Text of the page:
You can add Nobel laureate economist Robert Shiller to the list of those who worry that stock prices are way overvalued.
Indeed, his investor confidence surveys show greater fear that the market is overvalued than at any time since the dot-com bubble crested in 2000, the Yale professor told the Financial Times.
“It looks to me a bit like a bubble again, with essentially a tripling of stock prices since [March] 2009 and at the same time people losing confidence in the valuation of the market,” Shiller said.
To be sure, that doesn't mean the stock market is about to crash, he cautioned. “I’m not looking for any big effect. It’s been talked about for so long, everyone knows that it’s coming. It’s just not much of a big deal.”
For months, Shiller's cyclically-adjusted price-earnings ratio for the S&P 500, which includes 10 years of earnings, has stood at the fourth highest level in history, behind only the pre-crash periods of 1929, 2000 and 2007.
The S&P 500 registered 1,957 Monday morning, down 8.3 percent from its May 20 record high of 2,134.72.
The index has rebounded 4.7 percent from its Aug. 25 low, and ace market strategist Edward Yardeni, president of Yardeni Research, says the rebound may continue.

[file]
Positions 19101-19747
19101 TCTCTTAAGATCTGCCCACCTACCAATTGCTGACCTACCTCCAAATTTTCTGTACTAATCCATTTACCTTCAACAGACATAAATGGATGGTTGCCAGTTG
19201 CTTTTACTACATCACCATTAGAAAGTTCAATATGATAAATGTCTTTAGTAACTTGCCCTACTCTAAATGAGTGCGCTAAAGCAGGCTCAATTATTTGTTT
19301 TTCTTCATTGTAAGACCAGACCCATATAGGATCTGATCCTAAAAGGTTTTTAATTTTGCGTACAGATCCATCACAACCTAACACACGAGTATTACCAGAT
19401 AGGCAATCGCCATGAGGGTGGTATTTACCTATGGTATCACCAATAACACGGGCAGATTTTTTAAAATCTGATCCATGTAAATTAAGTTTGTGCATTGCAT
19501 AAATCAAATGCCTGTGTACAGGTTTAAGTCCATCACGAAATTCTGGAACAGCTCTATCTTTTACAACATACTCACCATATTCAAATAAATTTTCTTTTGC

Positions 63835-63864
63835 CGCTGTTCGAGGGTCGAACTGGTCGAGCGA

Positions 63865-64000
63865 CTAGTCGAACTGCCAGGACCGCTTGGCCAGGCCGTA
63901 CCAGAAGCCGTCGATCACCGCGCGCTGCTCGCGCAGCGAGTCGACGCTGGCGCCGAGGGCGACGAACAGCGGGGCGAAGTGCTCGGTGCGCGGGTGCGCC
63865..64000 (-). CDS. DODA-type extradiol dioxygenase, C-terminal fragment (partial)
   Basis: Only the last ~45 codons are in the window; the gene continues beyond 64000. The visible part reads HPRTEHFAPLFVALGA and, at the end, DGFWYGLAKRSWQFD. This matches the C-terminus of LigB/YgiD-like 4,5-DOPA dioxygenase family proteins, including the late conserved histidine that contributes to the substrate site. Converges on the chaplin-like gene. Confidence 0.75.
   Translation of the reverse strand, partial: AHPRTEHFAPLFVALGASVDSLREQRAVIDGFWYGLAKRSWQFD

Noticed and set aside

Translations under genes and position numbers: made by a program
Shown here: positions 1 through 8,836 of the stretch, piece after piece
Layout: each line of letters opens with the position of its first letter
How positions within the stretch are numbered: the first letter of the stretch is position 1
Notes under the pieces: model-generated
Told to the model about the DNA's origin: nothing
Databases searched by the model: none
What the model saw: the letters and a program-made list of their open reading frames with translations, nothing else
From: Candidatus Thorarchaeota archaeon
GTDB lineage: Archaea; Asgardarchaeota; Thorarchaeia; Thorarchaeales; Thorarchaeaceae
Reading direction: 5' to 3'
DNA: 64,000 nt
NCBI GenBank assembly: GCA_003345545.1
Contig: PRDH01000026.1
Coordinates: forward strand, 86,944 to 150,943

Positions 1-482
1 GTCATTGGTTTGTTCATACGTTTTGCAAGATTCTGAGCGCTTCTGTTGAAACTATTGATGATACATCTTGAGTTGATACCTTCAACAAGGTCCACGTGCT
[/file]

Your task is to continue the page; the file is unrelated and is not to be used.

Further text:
"Investors are fretting over lots of known unknowns," he writes on his blog. That includes the depth of China's economic slowdown, Yardeni says.
"Might it be hard enough to cause a global recession?"
Then there's the recent plunge of commodity prices to 16-year lows. That "might be good for consumers, but bonds issued by commodity producers are at risk of default," Yardeni maintains.
In addition, "if the Fed does start raising rates, might that cause a massive unraveling of global carry trades?" Yardeni asks. Many economists expect the central bank to begin raising interest rates at its meeting next week.
Given all the unknowns, it's "no wonder investors aren’t in a festive mood," Yardeni says. "Nevertheless, stocks may be set up for yet another relief rally if all the worst-case possibilities of the known unknowns don’t unfold."
And the U.S. economy remains "resilient and strong," he says. GDP grew 3.7 percent in the second quarter, though the Atlanta Fed's forecasting model puts growth at just 1.5 percent for this quarter.
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